16-Aug-2003 -- To sum up our visit to this confluence, we have gained tremendous respect for those who have attempted before us. It is indeed on an extremely steep slope, buried in extremely dense vegetation in the Lolo National Forest south of Superior, MT.
We were coming back from Great Falls to Chattaroy, WA and headed south when we reached Superior. Route 257 runs southeast out of Superior and then turns back to the southwest towards the Idaho border. After about 4 miles, the paved road gave way to gravel forest service road, passing Lolo National Forest Campground on the left. The drive winds its way up a very scenic canyon, but we had little time to enjoy it because we were racing against the sun.
It was 8:08 PM (Mountain time) when we stopped alongside the road near the confluence point. From here we walked down road 388, which made a couple of switchbacks down to a creek. The confluence point was somewhere between the lowest switchback and the creekbed.
The slope was so steep that we had to slowly work our way down, holding shrubs and tree branches for support. Since it was dusk and we were traversing thickets of underbrush dotted with huckleberries, we watched carefully for signs of bear activity. The confluence turned out to be 0.2 miles from the nearest point on the road.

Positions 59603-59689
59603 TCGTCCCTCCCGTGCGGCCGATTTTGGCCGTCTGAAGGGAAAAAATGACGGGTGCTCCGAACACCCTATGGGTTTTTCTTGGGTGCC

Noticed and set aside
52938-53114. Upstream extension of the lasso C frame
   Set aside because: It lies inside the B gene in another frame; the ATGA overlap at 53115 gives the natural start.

As we got closer to the confluence, the slope grew increasingly steep, to the point that we could no longer risk losing our footing and sliding down into the canyon. We were debating how much closer we should get when Erik lost the grip on his new Garmin GPS 76S, and could only watch helplessly as it careened another several meters down the side of the canyon. Eventually we recovered the GPS unit and found a small "clearing" with a tree stump.
At this point we were within approximately 85 meters of the actual confluence. Here we were able to document our GPS recordings and photograph the area before scrambling back up the slope as the last remaining daylight disappeared.
Much thanks to Erik's dad, Marvin Nordhagen, who drove all the way out to Montana and indulged our confluence hunting expedition. In particular, his restraint from commenting on potential damage to his car (from forest roads) was admirable.